Omicron Variant

San Jose Businesses Worry Omicron Variant Will Force Shutdowns Again

NBC Universal, Inc. It’s not a matter of if, but when, cases of the omicron variant reach every Bay Area county. And the wait has small businesses worried and bracing for another round of financial hardships. Stephanie Magallon reports.

It's not a matter of if, but when, cases of the omicron variant reach every Bay Area county. And the wait has small businesses worried and bracing for another round of financial hardships.

Many businesses in San Jose are now just slowly recovering from the first California shutdown, but now with worries about omicron, some business owners say their employees are already asking them if they are going to have to shut down again.

Sparkling gowns, tuxedos and party decorations fill Elegance Bridal San Jose. All needs is the people and parties - and that's the rub.

“One hundred percent because that’s what we do right, we do parties all the time,” said owner Luis Nuñez.

He said his business started picking up in September, but now he and his employees are concerned the omicron variant could derail their recovery as it spreads across the United States.

Preliminary studies from South Africa indicate infections from omicron appear to be less severe than other variants. Thom Jensen reports.

They cater to big events and if the new variant leads to a new wave of cancellations, it could send them back to square one economically.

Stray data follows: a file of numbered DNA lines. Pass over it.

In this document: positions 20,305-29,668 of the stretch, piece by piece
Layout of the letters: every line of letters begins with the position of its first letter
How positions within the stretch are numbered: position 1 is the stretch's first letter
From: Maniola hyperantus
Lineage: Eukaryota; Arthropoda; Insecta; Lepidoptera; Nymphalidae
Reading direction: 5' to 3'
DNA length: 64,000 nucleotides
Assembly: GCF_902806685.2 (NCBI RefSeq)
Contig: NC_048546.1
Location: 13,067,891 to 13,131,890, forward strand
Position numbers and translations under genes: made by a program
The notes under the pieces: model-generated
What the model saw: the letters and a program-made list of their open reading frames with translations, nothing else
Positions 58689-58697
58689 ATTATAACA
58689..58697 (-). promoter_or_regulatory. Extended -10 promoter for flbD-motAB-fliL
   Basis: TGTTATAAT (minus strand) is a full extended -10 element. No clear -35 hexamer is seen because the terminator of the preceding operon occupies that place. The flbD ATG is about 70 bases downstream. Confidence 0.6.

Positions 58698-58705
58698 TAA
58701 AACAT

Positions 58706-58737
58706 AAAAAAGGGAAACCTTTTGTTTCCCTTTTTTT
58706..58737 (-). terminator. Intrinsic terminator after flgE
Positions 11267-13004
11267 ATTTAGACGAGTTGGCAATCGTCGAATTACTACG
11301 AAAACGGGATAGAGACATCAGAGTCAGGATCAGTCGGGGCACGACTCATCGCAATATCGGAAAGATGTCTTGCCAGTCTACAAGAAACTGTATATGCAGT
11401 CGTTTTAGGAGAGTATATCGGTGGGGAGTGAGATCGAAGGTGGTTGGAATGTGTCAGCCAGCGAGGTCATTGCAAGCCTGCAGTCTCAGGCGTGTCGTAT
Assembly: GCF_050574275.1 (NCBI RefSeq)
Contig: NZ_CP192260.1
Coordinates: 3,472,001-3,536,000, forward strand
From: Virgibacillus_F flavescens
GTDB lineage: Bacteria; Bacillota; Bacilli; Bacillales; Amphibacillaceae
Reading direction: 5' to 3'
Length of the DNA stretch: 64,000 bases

“I just hired an employee like three weeks ago, I believe, my second employee and I'm going to have to lay her off and keep one part time,” said Nuñez.

The good news is health experts say they're not ready to recommend any cancellations yet because what they are learning about the variant isn’t all bad news.

Early signs suggest it may carry milder symptoms than delta.

“What is striking to me is that people who are admitted for something else happened to be infected with COVID, they weren’t infected with COVID as the reason to go into the hospital,” said Dr. Peter Chin-Hong of UCSF.

He added that even hospitalized patients are showing milder symptoms and do not have to be transferred to an intensive care unit as often.

On the down side, omicron appears to spread faster than any other variant.

Chin-Hong describes it as a Maserati sports car versus a Prius. And says prior COVID infections don't appear to protect people from the new strain.

“More than 40% of people have had some sort of infection recently, they got hit hard with delta recently in the last 90 days and that was not enough to protect people from being hit again with omicron,” said Chin-Hong.

The big remaining question is, do the current vaccines protect against omicron? He said we'll likely have that answer in about two weeks.